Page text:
The Difference Between Rent-Control & Rent-Stabilized Part 1...

posted by on 30 August, 2017
The Difference Between Rent-Control & Rent-Stabilized Part 1...

Rent-controlled and rent-stabilized apartments are highly coveted in New York City.  The website Curbed New York breaks down the differences between the two and what you need to know to snag one.

Rent-controlled apartments are the hidden treasure of the New York City real estate world. Hidden because they are extremely difficult to find.  In the 1950s, 2 million of the city’s apartments were rent-controlled; now, that number is around 27,000 (according to a 2014 HPD survey).  A treasure because if you're lucky enough to live in one, now only may you be set for life, your family members may be as well.  

Rent control happens when a tenant has been living continuously in their apartment since July 1, 1971 in a building constructed before 1947.  Do you have a relative that occupies a rent controlled apartment, and are you also living there? When a tenant in a rent-stabilized or rent-controlled apartment dies or moves, certain family members (including “non-traditional” family members, like unmarried couples) who have been living in the apartment have the right, under certain conditions, to take over the tenancy.  Roommates not in a family relationship with the prime tenant do not have succession rights, nor do sub-letters or family members not living in the unit.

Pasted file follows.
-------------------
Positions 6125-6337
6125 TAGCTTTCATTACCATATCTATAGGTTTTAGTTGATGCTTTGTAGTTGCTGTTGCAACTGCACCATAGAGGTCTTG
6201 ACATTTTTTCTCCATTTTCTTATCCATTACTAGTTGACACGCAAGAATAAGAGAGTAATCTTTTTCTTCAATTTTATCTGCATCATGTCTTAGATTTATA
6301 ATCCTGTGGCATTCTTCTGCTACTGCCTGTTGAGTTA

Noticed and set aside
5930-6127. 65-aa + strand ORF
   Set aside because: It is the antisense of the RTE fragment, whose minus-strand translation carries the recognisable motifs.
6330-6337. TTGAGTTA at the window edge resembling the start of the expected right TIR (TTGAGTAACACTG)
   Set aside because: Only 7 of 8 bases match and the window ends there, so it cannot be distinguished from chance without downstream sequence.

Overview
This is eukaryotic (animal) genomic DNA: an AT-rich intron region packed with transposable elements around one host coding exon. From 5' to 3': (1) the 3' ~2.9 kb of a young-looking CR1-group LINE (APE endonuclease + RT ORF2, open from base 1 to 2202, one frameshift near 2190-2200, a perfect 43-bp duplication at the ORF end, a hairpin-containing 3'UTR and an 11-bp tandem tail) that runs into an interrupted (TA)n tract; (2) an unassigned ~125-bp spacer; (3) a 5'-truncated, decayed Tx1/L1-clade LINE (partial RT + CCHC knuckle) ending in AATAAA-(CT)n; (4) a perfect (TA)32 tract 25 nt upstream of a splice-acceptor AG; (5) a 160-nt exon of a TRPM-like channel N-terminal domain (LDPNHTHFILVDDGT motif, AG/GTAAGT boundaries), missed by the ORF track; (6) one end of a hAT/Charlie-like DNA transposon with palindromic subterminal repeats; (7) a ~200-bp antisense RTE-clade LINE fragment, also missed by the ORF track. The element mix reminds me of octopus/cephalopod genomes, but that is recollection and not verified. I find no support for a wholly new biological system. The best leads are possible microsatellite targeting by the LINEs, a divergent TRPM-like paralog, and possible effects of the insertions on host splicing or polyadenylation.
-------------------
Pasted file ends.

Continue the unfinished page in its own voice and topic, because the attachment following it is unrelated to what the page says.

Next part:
Now, nothing in New York is completely free, so even rent controlled apartments are subject to loop holes that allow landlords to increase the rent overtime.  Rent-controlled units may be subject to rent increases of 7.5 percent each year based on the landlords strict adherence to the rules of the "maximum base rent" system (MBR), fuel pass-along charges or major capital improvement pass-alongs.  However tenants are allowed to appeal the rent increases.  Landlords who did not file the MBR paperwork in time or own buildings with any rent impairing violations outstanding can have their MBR paperwork denied.

In a follow up post we'll cover the more common and still coveted rent-stabilized apartment.  In the meantime, if you'd like to learn more and possibly score yourself a regulated apartment in the most expensive real estate market in the world, contact us today.